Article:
Superconducting materials are traditionally classed into two types: s-wave and d-wave. A third type, p-wave, has long been predicted. Now, however, researchers in the US, Germany and Japan say they may have discovered a fourth, unexpected type of superconductor: g-wave. The result, obtained thanks to high-precision resonant ultrasound spectroscopy measurements on strontium ruthenate, could shed fresh light on the Cooper pairing mechanisms in so-called unconventional superconductors.
In conventional superconductors, electrons join up to form Cooper pairs that then move through a material without any resistance. While all known superconducting materials need to be cooled to ultralow temperatures (or placed under extreme pressures) before their electrons start behaving in this way, if the process could be made to happen at higher temperatures, it would in principle allow for super-efficient power grids and circuit boards that don’t produce waste heat.
Superconducting order parameter
The Cooper pairing mechanism stems from interactions between electrons and phonons (vibrations of the material’s crystal lattice) and results in a “superconducting order parameter” that is said to have s-wave symmetry. In such s-wave superconductors, which include materials like lead, tin and mercury, the Cooper pairs comprise one electron with spin up and one electron with spin down. As these electrons move head-on towards each other, their net angular momentum is zero.
Unconventional superconductors, in contrast, exhibit d-wave superconductivity. Here, the electrons in the Cooper pairs have a positive angular momentum in one direction and a negative one in a second direction. Hence, these materials have a net angular momentum of 2.
A third type of superconductor, known as p-type, is predicted to exist between these s and d “singlet” states. p-type superconductors have one quanta of angular momentum and their electrons pair with parallel rather than antiparallel spins. Such “spin-triplet” materials are of interest because they could be used to create Majorana fermions – exotic particles that are their own antiparticles.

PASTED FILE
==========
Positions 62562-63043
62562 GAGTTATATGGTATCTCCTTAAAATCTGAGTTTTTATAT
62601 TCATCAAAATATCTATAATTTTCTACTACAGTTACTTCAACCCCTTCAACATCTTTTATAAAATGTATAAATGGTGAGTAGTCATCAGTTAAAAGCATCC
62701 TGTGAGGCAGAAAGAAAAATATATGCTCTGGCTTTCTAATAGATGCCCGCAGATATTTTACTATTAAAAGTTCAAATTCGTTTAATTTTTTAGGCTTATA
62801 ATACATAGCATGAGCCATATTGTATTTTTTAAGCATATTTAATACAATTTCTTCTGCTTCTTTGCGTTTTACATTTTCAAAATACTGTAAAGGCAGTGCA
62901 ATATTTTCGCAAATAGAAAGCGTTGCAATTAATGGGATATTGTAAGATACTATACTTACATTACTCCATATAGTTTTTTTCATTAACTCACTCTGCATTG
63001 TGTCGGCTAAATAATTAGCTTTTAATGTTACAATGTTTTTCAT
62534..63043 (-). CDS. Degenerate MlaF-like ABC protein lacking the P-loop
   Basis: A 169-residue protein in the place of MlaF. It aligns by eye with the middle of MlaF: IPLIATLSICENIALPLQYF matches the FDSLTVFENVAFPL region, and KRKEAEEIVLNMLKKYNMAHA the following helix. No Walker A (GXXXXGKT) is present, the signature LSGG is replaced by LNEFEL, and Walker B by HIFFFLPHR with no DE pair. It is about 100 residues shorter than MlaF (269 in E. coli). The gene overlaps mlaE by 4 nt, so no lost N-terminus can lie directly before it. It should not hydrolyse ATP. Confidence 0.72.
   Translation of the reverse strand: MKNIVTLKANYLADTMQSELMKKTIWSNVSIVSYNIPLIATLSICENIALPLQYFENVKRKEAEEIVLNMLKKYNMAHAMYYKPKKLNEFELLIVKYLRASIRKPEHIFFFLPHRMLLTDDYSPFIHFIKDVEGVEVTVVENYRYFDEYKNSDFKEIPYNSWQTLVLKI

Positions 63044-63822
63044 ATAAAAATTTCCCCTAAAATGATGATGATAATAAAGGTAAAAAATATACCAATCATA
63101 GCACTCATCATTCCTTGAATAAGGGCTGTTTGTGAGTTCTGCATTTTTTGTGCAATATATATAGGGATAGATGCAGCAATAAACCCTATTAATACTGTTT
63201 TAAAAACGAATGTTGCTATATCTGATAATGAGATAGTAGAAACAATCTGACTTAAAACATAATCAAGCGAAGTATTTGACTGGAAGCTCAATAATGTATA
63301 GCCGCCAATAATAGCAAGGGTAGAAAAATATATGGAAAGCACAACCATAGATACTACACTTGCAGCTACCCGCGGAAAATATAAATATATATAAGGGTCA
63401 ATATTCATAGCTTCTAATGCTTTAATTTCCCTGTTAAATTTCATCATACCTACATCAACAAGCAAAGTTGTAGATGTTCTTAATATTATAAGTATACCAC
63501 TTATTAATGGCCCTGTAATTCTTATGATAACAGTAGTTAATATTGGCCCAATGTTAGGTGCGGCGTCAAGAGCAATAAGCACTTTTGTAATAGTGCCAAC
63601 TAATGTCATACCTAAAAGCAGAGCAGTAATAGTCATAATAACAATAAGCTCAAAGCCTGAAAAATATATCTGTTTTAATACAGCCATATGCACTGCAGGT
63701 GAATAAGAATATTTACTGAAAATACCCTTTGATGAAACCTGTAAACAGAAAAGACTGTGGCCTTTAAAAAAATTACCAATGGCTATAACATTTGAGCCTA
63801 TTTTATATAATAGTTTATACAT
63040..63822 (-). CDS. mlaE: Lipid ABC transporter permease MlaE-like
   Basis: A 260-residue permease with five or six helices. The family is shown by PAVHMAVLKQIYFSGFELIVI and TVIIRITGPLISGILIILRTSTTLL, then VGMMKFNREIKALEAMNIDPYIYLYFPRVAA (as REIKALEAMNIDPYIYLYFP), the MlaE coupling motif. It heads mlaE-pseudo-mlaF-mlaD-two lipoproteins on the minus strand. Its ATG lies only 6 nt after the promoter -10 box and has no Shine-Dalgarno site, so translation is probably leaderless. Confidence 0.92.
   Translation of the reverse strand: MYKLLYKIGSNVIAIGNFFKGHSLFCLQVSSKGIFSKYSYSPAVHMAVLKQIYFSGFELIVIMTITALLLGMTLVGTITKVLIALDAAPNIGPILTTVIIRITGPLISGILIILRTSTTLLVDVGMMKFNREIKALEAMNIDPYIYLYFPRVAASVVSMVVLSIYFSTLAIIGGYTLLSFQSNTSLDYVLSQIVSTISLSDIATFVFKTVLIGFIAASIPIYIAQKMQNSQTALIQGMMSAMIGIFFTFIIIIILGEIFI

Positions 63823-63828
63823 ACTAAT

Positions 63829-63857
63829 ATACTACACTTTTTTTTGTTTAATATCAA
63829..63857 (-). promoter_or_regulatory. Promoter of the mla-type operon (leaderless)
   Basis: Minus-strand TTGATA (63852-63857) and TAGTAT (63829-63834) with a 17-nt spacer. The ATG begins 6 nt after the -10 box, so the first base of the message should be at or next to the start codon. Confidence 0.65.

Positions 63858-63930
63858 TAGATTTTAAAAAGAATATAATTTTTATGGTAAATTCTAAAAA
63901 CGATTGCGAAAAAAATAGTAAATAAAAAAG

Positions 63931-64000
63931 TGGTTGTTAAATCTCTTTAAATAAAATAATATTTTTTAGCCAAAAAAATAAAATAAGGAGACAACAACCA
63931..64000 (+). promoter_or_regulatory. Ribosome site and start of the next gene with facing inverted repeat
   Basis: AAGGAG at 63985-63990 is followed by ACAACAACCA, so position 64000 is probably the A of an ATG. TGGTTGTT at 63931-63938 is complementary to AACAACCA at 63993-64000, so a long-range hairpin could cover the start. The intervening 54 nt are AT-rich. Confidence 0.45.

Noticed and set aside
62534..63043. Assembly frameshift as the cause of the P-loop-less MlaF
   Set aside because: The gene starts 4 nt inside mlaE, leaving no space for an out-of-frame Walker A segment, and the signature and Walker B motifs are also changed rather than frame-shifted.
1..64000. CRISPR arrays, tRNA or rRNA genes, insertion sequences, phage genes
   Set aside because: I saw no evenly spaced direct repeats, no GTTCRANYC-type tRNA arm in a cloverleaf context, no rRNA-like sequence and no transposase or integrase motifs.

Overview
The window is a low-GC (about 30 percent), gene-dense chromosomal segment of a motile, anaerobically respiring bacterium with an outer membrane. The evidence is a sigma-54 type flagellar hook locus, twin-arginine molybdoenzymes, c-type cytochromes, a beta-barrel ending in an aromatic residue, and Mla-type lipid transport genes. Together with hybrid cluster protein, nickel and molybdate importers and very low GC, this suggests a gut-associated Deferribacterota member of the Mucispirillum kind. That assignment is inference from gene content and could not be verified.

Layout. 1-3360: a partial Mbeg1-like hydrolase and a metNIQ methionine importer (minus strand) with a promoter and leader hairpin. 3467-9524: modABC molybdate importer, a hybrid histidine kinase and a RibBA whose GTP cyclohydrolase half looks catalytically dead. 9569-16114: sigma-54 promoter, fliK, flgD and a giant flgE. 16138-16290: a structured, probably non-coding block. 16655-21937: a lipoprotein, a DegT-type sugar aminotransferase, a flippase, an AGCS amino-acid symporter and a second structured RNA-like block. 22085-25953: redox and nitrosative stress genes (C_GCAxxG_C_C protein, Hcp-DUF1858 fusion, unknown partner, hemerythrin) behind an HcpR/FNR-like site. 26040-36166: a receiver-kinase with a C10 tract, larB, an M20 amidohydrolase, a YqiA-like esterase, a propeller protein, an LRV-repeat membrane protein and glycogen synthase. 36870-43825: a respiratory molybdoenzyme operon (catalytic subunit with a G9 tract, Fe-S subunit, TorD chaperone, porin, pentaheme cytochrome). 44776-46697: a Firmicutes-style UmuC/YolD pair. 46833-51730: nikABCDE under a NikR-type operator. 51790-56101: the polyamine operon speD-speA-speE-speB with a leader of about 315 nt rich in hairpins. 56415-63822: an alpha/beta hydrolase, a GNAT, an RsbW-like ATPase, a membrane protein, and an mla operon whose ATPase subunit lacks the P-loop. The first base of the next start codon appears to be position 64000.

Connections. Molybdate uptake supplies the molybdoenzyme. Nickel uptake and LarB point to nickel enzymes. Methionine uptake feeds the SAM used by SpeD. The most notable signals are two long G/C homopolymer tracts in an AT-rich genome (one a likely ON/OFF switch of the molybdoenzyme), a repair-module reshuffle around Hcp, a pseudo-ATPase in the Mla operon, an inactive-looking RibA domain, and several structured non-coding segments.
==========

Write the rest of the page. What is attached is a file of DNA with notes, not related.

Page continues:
Measuring the speed of sound waves
For 25 years, the main candidate for p-wave superconductivity has been strontium ruthenate (Sr2RuO4). Several recent experiments have, however, cast doubt on this hypothesis. To investigate further, researchers led by Brad Ramshaw of Cornell University sent sound waves through a Sr2RuO4crystal as they cooled it through its superconducting temperature of 1.4 K. By measuring the response of the crystal’s elastic constants to the sound waves, they were able to determine how the speed of sound changes in response to shifts in temperature.
While this high-resolution resonant ultrasound spectroscopy technique has been used before, it had never previously been tried at such low temperatures – meaning that the researchers had to build a completely new instrument. “This is by far the highest-precision resonant ultrasound spectroscopy data ever taken at these low temperatures,” Ramshaw says.
A “two-component” superconductor
The data these experiments produced indicate that Sr2RuO4 is a “two-component” superconductor, which means that the way the electrons pair up cannot be described by a single number. Instead, the description must also include a value representing the direction in which electrons pair up. This behaviour is not consistent with p-wave superconductivity, and indeed previous studies using nuclear magnetic resonance (NMR) spectroscopy had likewise suggested that Sr2RuO4 is not a p-wave superconductor.
Superconductivity endures to 15 °C in high-pressure material
The Cornell researchers have now backed up these findings, but they also went a step further, showing that Sr2RuO4 is in fact something else entirely: a g-wave superconductor. This means that it has a completely different type of angular momentum from either s– or d-wave materials.
“Resonant ultrasound really lets you go in and even if you can’t identify all the microscopic details, you can make broad statements about which ones are ruled out,” Ramshaw explains. “So then the only things that the experiments are consistent with are these very, very weird things that nobody has ever seen before. One of which is g-wave, which means angular momentum 4.
“No one has ever even thought that there would be a g-wave superconductor.”
Constructing a better theory
As a next step, the researchers say they plan to continue their search for p-wave superconductivity in other candidate materials. However, they will also continue studying Sr2RuO4. “This material is extremely well studied in a lot of different contexts, not just for its superconductivity,” Ramshaw says. “We understand what kind of metal it is, why it’s a metal, how it behaves when you change temperature, how it behaves when you change the magnetic field. So you should be able to construct a theory of why it becomes a superconductor better here than just about anywhere else.”
The team, which includes researchers from the Max Planck Institute for Chemical Physics of Solids in Germany, the National High Magnetic Field Laboratory at Florida State University and the National Institute for Materials Science in Tsukuba, Japan, report their work in Nature Physics.